The Prodigal Witch: A Thumbnail Sketch of Johanna Michaelsen


Before we get into the story of Lauren Stratford, let’s take a quick look at another woman who had a powerful influence on the Satanic panic of the ’70s, ’80s, and ’90s.
Without Johanna Michaelsen, Stratford and other “former Satanists” might not have achieved superstardom within the Christian community. As a former New Age believer who had been born again, Michaelsen used their stories to support her ongoing crusade against the occult and all “non-traditional” religions. She turned a blind eye to the implausibilities in these stories, and never sought confirmation that they were actually true. When the stories were exposed as fabrications or fell apart on their own, she either strenuously defended them or simply moved on to the next one without comment.

But she’s not content to just spread the lies and misinformation of others. Michaelsen herself has thrown out a great deal of nonsense about the paranormal, Halloween, and earth religions. In a single interview with The 700 Club in 1999, she attempted to tie school shootings to the occult and industrial/metal music (blaming Rammstein for the Columbine massacre, even though Klebold and Harris didn’t know German); stated the Celts used Ouija boards; and warned that Satanists are grooming our children for their imminent “reign” by indoctrinating them with Halloween festivities. Because we all know that Satanists like to dress up as Disney princesses and beg door-to-door for Laffy Taffy, right?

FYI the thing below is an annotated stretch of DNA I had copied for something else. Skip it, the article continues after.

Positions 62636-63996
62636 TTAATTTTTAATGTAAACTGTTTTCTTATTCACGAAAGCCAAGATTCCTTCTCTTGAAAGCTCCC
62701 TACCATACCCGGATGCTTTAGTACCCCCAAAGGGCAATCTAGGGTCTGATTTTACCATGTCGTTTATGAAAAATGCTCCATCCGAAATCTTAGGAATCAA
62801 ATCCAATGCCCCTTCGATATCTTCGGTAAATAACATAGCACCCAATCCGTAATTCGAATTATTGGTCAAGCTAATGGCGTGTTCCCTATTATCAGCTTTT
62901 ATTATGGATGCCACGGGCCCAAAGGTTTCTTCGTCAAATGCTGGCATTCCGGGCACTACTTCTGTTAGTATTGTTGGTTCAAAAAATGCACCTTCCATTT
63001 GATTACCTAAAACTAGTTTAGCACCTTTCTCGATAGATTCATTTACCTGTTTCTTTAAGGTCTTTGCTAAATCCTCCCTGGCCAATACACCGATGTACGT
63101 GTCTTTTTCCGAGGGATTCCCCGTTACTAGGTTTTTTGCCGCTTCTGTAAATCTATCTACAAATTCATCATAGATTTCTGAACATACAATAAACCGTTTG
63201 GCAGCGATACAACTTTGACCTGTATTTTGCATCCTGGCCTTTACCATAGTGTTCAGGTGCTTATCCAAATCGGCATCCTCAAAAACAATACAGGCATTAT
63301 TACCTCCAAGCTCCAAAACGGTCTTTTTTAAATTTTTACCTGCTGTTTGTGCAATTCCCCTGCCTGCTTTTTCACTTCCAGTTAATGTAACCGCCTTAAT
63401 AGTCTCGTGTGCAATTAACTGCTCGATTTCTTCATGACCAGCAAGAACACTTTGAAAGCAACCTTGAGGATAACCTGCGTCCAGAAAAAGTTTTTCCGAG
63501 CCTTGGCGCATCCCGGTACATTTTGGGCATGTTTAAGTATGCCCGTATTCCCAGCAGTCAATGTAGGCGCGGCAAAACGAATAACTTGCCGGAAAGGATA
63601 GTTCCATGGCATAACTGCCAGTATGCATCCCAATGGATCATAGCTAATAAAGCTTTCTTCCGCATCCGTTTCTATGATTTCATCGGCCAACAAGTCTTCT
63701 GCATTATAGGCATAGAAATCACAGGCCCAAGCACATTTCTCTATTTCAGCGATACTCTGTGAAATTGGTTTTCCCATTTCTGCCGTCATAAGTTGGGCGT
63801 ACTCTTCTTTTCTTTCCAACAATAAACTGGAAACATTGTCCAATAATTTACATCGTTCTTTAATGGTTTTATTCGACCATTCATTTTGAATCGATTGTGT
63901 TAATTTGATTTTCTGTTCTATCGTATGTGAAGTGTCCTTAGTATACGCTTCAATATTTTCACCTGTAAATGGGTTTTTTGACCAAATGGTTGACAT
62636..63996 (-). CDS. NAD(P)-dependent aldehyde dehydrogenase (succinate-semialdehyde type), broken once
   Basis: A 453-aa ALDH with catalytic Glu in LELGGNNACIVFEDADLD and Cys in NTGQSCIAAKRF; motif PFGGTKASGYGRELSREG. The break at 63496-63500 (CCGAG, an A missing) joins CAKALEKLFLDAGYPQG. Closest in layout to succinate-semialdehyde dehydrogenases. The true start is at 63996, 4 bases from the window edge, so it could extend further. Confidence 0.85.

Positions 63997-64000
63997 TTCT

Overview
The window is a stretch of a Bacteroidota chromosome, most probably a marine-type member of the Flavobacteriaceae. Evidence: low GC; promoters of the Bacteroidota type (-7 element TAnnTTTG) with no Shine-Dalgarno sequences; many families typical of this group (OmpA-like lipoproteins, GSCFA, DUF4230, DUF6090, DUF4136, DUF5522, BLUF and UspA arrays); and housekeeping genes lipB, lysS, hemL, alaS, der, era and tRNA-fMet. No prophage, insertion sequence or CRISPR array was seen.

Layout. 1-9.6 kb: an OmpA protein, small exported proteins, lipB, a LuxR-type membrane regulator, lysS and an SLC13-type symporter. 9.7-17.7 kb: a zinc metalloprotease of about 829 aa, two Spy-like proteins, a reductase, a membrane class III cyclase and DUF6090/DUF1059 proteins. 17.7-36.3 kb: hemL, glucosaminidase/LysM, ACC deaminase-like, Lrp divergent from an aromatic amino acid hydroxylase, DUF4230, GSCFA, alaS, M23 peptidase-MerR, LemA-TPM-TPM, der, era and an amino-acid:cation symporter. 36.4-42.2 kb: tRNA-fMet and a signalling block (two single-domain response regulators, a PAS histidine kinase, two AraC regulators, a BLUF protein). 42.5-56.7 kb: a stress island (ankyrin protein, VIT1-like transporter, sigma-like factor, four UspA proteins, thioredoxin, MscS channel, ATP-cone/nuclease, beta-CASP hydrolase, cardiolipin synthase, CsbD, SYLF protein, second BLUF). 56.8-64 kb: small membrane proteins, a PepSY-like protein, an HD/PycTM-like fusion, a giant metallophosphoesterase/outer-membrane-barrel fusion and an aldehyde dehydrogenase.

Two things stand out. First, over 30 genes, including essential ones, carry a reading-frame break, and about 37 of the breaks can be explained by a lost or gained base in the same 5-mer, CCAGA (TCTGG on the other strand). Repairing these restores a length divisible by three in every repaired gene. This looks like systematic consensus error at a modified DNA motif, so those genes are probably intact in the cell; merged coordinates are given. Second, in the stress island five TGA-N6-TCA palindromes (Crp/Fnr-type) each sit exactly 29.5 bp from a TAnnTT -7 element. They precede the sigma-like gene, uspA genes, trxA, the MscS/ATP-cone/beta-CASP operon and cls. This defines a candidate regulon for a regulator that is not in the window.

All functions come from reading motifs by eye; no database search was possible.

Johanna, born in the ’40s, was raised by American parents in Mexico. She began having paranormal experiences at the age of eleven, starting with horrific visions of severed body parts. These gave way to more pleasant encounters with angels. As an adult, Johanna still believes these visions were real and that she inherited the supernatural abilities of her great-great aunt, Dixie Jarratt Haygood. In the late 1800s, Haygood performed as Annie Abbott, the Little Georgia Magnet (as did several other women, it seems). She hoisted grown men and furniture into the air, balanced heavy objects on her fingertips, and exhibited other signs of superhuman strength, but as fellow “wonder girl” Lulu Hurst later revealed in a tell-all memoir, these were fairly simple parlour tricks. When the vaudeville acts grew stale, Mrs. Haywood turned to trance mediumship. In other words, she was a magician. That Michaelsen actually believes this woman possessed superpowers indicates she is far removed from reality. Or as they might say in Georgia, “Porch light’s on, but nobody’s home.”